7 Meditation Tips For People Who’ve Never Meditated
In theory, meditation sounds easy you sit in one place for a while, not doing anything (even thinking). But when you realize you have no idea how TF to magically make your mind go black cue anxiety, which is basically the opposite of how meditation’s supposed to make you feel. In this article, we want to talk about 7 Meditation Tips For People Who’ve Never Meditated.
Before you give up and turn on another episode of Riverdale, know that meditation for beginners does exist you’re not expected to be a guru from the get-go.
You don’t need to meditate for hours
You don’t even have to last 20 minutes, tbh. For many first-time meditators, doing nothing other than sitting quietly with your thoughts can feel (and sound) totally strange. So, go ahead and toss any “go big or go home” mentality.
Instead, aim for shorter chunks of time and build from there: Try three to five minutes if using a guided app, says Andy Puddicombe, meditation and mindfulness expert and co-founder of meditation app Headspace. Better yet, if you’re going at it solo, try just 60 seconds at a time.
Practice focusing on different areas of your body
For those who get easily distracted and have a “restless” or anxious mind, doing a body scan focusing on different sensations from head to toes can help redirect your attention away from your thoughts. Counting breaths like breathing in for five seconds, holding for five seconds, then breathing out for five seconds, can also do the trick, says Puddicombe.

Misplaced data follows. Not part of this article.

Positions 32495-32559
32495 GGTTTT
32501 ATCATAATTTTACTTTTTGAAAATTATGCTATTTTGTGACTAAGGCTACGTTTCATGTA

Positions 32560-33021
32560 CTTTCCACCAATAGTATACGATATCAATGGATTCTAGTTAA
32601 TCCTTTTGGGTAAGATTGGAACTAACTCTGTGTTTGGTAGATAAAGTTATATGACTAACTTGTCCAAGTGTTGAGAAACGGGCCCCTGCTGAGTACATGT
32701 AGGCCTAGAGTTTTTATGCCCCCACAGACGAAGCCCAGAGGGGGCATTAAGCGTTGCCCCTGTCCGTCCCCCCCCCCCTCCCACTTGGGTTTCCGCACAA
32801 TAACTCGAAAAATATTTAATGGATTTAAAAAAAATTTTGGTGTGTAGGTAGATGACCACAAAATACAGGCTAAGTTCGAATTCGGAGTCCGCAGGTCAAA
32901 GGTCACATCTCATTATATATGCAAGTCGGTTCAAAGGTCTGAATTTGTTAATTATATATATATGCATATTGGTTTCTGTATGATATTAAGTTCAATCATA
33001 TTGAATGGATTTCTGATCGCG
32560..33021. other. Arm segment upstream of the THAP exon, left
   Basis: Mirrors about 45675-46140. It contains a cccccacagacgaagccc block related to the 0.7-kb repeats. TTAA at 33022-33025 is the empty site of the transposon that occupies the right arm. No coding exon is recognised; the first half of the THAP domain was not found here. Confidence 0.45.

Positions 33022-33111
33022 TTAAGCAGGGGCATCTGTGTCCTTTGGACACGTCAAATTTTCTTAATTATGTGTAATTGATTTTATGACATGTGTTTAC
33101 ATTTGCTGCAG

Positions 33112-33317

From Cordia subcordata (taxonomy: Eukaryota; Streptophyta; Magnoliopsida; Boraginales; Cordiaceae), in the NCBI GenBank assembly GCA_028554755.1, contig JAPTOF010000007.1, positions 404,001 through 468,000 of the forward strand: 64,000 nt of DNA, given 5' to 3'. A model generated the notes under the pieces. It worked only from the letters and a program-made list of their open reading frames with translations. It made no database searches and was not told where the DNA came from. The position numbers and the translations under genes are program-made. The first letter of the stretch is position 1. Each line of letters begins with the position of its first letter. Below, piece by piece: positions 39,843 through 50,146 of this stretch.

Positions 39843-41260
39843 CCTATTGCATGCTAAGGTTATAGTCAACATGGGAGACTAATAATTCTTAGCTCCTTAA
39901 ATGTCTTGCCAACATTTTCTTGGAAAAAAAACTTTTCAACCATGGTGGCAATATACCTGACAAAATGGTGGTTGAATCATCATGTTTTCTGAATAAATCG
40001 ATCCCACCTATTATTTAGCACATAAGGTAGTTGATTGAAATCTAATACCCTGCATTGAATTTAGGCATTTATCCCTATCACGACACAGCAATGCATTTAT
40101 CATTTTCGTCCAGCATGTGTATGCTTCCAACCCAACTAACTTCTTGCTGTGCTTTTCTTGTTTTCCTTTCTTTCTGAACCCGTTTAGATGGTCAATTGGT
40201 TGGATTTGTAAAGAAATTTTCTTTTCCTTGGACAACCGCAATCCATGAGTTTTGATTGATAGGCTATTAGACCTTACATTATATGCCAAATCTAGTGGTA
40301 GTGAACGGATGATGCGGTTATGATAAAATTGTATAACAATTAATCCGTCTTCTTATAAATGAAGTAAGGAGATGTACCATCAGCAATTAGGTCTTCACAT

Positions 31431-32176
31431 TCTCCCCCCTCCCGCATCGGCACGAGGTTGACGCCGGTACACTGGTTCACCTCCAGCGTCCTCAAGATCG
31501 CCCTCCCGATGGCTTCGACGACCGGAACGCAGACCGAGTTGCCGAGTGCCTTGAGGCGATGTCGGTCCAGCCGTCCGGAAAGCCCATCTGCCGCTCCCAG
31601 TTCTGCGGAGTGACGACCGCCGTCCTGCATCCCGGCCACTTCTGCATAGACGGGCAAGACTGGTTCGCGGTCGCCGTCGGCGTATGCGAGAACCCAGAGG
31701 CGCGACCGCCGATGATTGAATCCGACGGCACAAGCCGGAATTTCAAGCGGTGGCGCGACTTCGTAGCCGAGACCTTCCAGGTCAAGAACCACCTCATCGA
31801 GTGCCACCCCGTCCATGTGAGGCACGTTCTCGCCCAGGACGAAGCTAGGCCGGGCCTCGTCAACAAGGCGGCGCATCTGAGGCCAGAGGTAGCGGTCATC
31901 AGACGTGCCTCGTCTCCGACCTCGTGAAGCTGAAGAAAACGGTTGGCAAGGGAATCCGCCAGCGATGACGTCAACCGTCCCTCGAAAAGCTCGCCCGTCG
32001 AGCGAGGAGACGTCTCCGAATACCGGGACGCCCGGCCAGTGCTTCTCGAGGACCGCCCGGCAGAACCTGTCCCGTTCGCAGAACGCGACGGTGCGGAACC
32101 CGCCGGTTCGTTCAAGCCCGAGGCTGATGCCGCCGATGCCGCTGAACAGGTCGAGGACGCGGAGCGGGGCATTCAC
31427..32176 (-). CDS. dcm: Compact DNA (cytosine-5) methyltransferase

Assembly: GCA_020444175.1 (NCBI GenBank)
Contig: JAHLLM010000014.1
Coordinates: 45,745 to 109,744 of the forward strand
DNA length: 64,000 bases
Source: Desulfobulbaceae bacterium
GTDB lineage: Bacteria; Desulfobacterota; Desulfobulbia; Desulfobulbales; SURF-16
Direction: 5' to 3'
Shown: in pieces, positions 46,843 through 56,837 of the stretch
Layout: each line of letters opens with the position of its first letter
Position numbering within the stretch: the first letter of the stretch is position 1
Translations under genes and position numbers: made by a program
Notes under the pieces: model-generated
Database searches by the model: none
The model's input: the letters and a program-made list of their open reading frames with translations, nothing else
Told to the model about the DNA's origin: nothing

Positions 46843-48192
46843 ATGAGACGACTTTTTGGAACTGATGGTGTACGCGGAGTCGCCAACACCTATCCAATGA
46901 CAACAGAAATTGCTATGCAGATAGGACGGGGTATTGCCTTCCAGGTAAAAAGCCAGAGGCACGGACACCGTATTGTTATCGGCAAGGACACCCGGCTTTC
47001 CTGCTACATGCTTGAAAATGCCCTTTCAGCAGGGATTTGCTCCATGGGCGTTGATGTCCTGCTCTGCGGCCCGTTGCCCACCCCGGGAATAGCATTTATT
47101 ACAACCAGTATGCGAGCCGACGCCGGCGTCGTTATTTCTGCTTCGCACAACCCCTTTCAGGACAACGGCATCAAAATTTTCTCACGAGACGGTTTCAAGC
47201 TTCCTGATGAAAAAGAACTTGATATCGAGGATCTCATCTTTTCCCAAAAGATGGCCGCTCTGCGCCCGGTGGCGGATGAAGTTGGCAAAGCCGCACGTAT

Do it while you’re drinking your morning coffee
Puddicombe’s fave way to make meditation fit more naturally into your routine: couple it with something you already do daily, like drinking coffee. (You never forget to caffeinate, so you won’t forget to meditate when the two are linked.)
Practicing in the a.m. also guarantees you won’t “forget” to meditate later in the day. Plus, it doesn’t hurt to start your day off on the right (read: calmer, more centered) foot, says Puddicombe.
Find a spot and just sit there for a while
You can practice on the floor, on a cushion, or, hey, cross-legged under a tree like a traditional monk—all that matters is that you’re in a position that is comfortable and will help you remain attentive (read: your bed might not be the most productive meditation space).
Once you find a location that works, make it your go-to zen zone, so that your body and mind start to associate it with meditation time. But this isn’t an excuse to avoid meditating on the days you can’t practice in your place. Remember, you can meditate anywhere from your bedroom to the bus, so it’s important to be flexible, too, says Puddicombe
Definitely, don’t force it
You know how when you’re really trying hard to fall asleep, it’s pretty much impossible to do so? Same goes for meditation. “When you try really hard to go to sleep, you only move further away from sleeping. So, if you try to make, say, relaxation happens when you meditate, you will get anxious and frustrated,” Puddicombe says.
The more you practice, the less you’ll feel compelled to force yourself to chill it will just happen.
Don’t expect to completely clear your mind
Contrary to popular belief, meditation is not about clearing your mind or stopping your thoughts. Sure, your mind might be calmer at some sessions than others. But, let’s be real, there will be times when your mind just won’t stop buzzing.